How to Organise your Graphic Design Work

A while a go a student on my logo design course emailed and asked me how I go about organising my work. I though I would share my response:

Create a Job Book

How I work – Get yourself an A4 (or legal size) lined pad or binder with lined paper – this can be used as a job book.

Then create some columns headed up – Date, job number, client, job description (I will jot down what the job is worth here too) and an invoice date column. Obviously tailor these columns to best suit you.

Then each time I start a new job I give it a job number I use my initials and then a number (don’t start at one if you are working for clients as it makes you sound new). So for example lets say I am just starting a job today – in the job book put the date 24th Feb 2013, then job number TR103, fill in the rest of the information job description client etc. This also helps you keep track of what you need to bill.

You can of course do this digitally if you want.

graphic design job book

Files on my Computer

Then on my computer I have a “Freelance Work: folder and in it client folders. When I get a new job for a client and have booked it in my job book I create a folder in the appropriate client folder and name it the job number plus a description e.g.. TR103 Range Brochure 2013. In it I split it up into folders called hires, rough, illustrator etc etc to hold all the different files. As I work on a job and there are file revisions I call the file names v1, v2 etc – as the classic client thing is they want to revert to something from an old version.

To Organise my Work Schedule

I use the Mac App “Things” for scheduling work (I used to do this manually on paper for the first few years – you can do this if you want). If you want something similar that’s free try Wunderlist. “Things” and Wunderlist are great as you can create Client folders and then a Todo list for each client with a date you are going to work on the job.

To backup my work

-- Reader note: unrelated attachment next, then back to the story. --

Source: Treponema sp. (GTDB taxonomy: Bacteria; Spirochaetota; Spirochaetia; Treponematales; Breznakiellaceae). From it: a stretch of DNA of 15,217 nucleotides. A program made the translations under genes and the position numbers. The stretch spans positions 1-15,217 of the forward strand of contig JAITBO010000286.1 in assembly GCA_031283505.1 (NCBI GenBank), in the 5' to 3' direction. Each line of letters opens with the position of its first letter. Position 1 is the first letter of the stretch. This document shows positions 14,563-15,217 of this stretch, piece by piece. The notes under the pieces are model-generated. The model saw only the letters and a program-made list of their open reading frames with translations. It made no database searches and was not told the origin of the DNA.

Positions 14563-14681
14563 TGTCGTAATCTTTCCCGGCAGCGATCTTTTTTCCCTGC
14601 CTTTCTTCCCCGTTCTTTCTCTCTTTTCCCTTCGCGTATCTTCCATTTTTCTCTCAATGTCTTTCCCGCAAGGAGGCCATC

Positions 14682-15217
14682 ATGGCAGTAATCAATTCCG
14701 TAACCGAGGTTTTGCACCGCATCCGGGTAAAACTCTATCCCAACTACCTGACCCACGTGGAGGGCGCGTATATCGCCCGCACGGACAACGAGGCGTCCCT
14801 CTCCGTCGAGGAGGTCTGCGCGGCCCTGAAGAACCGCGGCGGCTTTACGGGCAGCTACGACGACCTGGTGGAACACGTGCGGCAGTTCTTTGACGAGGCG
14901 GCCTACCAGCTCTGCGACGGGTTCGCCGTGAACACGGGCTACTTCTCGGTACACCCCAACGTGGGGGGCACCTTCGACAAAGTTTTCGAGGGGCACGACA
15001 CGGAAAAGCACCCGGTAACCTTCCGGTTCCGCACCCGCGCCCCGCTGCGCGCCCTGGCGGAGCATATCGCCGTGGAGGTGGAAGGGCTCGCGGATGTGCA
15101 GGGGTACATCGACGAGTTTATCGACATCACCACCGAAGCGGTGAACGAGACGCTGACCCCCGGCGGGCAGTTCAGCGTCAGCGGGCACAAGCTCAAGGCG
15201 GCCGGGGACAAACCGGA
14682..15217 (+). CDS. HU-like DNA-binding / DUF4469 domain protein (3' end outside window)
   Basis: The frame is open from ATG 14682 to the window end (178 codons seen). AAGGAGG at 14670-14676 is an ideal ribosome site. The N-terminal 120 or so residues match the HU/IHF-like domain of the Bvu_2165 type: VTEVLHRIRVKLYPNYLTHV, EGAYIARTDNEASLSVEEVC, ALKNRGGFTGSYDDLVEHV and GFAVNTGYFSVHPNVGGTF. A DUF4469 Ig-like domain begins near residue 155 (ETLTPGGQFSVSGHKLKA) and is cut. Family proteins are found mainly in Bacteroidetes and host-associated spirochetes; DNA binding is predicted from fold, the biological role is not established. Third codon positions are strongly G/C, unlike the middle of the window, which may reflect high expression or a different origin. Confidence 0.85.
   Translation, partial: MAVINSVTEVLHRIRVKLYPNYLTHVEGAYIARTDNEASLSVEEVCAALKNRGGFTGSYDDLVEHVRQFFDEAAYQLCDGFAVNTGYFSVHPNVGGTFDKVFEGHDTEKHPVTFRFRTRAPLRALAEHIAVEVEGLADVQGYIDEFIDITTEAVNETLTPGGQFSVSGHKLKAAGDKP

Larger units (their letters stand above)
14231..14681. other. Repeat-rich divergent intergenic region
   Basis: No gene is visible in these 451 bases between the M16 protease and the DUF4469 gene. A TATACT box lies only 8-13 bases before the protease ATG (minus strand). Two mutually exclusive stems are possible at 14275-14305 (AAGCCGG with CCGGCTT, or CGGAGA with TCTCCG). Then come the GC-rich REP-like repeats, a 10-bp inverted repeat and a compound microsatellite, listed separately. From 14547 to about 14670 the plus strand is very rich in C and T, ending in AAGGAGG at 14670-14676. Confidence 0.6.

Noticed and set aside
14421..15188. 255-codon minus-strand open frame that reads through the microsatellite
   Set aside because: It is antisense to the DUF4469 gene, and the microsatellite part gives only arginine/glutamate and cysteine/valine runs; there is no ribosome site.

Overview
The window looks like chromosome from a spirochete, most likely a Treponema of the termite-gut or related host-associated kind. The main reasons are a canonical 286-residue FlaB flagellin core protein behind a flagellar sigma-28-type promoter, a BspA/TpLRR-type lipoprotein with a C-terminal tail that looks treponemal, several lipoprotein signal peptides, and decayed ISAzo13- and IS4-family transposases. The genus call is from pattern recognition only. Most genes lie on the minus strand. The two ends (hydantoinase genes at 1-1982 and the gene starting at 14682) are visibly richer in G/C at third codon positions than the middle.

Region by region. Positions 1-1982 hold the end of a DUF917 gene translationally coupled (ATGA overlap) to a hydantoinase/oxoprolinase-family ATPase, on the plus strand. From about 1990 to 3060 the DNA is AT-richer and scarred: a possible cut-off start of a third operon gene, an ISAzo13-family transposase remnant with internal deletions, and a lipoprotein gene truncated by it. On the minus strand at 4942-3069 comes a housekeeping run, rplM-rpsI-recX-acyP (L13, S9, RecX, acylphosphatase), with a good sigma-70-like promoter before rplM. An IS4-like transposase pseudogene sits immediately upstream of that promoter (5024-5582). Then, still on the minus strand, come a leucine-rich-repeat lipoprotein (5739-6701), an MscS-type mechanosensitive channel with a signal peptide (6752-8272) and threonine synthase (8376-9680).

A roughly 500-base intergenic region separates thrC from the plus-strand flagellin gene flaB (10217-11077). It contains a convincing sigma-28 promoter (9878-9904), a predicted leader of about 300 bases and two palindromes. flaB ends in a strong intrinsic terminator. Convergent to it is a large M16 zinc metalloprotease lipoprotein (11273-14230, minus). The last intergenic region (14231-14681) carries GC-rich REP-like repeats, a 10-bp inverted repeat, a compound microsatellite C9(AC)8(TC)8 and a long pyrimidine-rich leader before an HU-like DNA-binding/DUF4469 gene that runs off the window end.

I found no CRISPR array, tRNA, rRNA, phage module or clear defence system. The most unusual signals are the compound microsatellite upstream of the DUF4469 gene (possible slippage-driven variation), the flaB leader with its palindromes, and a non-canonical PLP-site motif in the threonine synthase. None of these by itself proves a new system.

I use Carbon Copy Cloner to do a regular automated daily back up (you can also use Time Machine on a Mac) to an external hard drive.

I used to also do a weekly back up to another hard drive that I would keep off site (in my car). Now though I use CrashPlan an online back up service. The first online backup takes quite a while, but after that it’s good. If you want your data backed up to the cloud there is a monthly fee – I currently pay $5.99 a month but you can back up to someone else’s computer for free (for example you and a friend can back up to each others computers).

Archiving completed jobs

For archiving stuff I have completely finished I create back up DVD’s (2 copies). These I name by the month I am backing them up e.g.. February 2013 bk up 1 and put all the folders I no longer need in there. You can then use a little app called DiskTracker to catalogue these disks. This creates a searchable database so you know exactly which DVD to find old jobs on. Plus as you have used the job numbers in both your job book and on your computer you have a few different ways to search.

disk tracker design archiving

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A New Style of Invitation that’s anything but Wooden

A guest post by Susie Francis writing on behalf of  RODD Industrial Design

Over the past year we’ve seen a new trend of invites to social events like weddings and birthday parties being made from beautifully engraved, smooth cut outs of wood. For this article, we look at the processes involved in the design and manufacture of the ‘woodcards’, taking in some examples, and giving tips on how you can design these fantastically imaginative items to suit your purpose or event.

The first time I had a woodcard delivered through my letter box, it was to invite me to a friend’s wedding, and the first thing I thought was, ‘crikey, they must have spent a fortune on just the invitations’.

Image 1 Wood Design

The quality of design and the craftsmanship is fantastic and gives the impression of an expensive product. Considering your typical wedding has over a hundred guests, I was thinking they’d must spent several hundred pounds. I was right, prices range from £3 to £7 per invitation depending on the design work required, so they’re most definitely a luxury.

How are they made?

The cards are made using a combination of laser-cutting and scoring the design onto a thin slice of wood or veneer using a laser printer. Laser printers have dropped in price massively over the past decade, which has allowed savvy entrepreneurs to produce the products themselves rather than outsourcing.

A great thing about this process is that it gives the impression of a handmade product, rather than a batch-produced item.

Cut-to-size pieces of the chosen wood are loaded onto a jig in the laser printer, and the printing itself is remarkably quick, anything between 1-5 minutes for a design of less than 1 foot squared.

The main wood used for cards and invitations is birch ply. Being a softwood, it’s lightweight and easy to machine. However, many other woods are used, including ash, oak, maple and poplar.

It hasn’t taken long for a wider range of products to become available from business cards to birthday cards. Recently producers have started treating the wood to ensure it lasts longer.